This is despite evidence suggesting that the egg actually plays an active role in fertilisation by ‘catching’ the sperm and moving its nucleus towards it.
Language has played no small part in fuelling the narrative of women’s bodies, and women themselves, as inferior.
Since Hippocratic physicians in Ancient Greece adopted the term ‘hysteria’ as a catch-all for the vague and mystifying condition of ‘women’s problems,’ we have been wading through a minefield of misogynistic attitudes and stereotypes, leaving many of us without an adequate vocabulary to articulate and advocate for our own health.
It’s important to understand how linguistic choices and omissions uphold and sustain health inequalities.
The medical neglect women experience in health care, delays in diagnosis and treatment for critical illness that women are forced to face compared to men, and the dearth in research for women’s health issues are all part of the same patriarchal machinery that renders women’s bodies unspeakable.
With health issues routinely described as a ‘normal’ part of being a woman, our suffering is often seen as undeserving of attention and resources.
Less than 2.5% of publicly funded research is dedicated to reproductive health, despite the fact that one in three women will experience severe reproductive health issues in their lifetime, and although 90% of women are affected by premenstrual syndrome, little work has been done to understand and address it.
The stereotypes that shape the language of health also shape the standard of care we receive. Women are less likely to be given pain medication and more likely to be prescribed sedatives or referred for psychiatric treatment than men reporting the same ratings of pain.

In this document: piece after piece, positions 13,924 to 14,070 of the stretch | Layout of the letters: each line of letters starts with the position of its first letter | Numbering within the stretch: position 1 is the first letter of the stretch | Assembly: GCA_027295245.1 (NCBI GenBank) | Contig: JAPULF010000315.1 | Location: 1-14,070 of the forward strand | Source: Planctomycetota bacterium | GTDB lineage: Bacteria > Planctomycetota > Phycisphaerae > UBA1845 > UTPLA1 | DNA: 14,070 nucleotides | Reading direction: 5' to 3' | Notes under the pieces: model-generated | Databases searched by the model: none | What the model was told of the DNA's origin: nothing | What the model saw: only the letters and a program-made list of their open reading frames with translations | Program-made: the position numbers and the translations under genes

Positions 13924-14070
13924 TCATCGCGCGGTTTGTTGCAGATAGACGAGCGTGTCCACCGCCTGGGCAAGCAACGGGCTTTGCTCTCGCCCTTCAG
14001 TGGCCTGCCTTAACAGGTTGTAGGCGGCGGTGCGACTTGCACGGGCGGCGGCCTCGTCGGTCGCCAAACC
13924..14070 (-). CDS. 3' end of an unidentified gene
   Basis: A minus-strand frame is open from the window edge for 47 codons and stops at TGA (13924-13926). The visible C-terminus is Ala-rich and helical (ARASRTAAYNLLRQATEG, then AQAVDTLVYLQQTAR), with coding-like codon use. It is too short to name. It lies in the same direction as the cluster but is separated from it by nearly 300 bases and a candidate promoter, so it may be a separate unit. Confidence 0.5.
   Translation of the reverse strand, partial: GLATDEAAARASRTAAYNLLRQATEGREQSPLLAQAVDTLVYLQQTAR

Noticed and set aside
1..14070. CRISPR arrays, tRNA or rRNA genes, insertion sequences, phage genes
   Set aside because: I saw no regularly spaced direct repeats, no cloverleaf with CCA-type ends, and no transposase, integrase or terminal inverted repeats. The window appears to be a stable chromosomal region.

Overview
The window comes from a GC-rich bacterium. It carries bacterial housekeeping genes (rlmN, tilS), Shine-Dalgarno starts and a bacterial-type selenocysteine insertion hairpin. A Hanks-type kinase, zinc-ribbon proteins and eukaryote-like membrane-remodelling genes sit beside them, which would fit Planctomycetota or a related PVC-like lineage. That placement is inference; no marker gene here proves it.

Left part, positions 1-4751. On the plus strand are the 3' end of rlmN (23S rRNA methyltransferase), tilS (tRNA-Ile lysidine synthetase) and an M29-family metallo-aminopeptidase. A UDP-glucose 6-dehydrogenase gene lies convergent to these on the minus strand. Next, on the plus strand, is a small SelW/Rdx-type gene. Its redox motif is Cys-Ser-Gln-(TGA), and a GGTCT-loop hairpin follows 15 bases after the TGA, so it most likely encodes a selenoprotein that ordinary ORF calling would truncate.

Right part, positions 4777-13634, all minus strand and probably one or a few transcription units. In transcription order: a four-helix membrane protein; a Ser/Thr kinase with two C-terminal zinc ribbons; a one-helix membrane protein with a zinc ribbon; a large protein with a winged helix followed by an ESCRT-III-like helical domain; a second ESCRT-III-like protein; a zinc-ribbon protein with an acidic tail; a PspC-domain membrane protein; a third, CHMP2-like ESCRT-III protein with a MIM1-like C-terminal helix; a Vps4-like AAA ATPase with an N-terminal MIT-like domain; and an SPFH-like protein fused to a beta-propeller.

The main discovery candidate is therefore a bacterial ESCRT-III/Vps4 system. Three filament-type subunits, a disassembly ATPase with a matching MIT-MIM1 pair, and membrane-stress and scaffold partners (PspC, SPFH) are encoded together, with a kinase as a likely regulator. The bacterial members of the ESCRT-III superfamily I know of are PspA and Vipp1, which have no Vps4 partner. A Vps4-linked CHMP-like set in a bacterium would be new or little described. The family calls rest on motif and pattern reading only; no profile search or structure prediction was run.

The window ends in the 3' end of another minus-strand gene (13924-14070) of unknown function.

This gap becomes even more severe when considering the experiences of minority ethnic communities. Black women are four times more likely to die in childbirth than white women, and Asian women twice as likely, because their pain is denied and dismissed to an even greater extent.
Sexist language threatens our bodily autonomy as well. Stereotypes about women being too ‘hysterical’ to make rational decisions, paired with representations of our bodies as little more than reproductive vessels, have emboldened legislators to withhold and regulate access to essential healthcare, including contraception and abortion.
Restrictions on our reproductive liberties are often rationalised through the mantra of paternalism – ‘it’s for her own good’ – as if women are totally incapable of making such decisions for ourselves.
Challenging sexist language in health contexts is more than just a matter of promoting correctness and clarity. It’s a matter of promoting a world in which women’s wellbeing – and the wellbeing of all who are marginalised by the patriarchy – is truly valued.
We need to be able to talk openly, accurately and explicitly about our bodies and put an end to this communication taboo. Our health, our equality and our lives depend on it.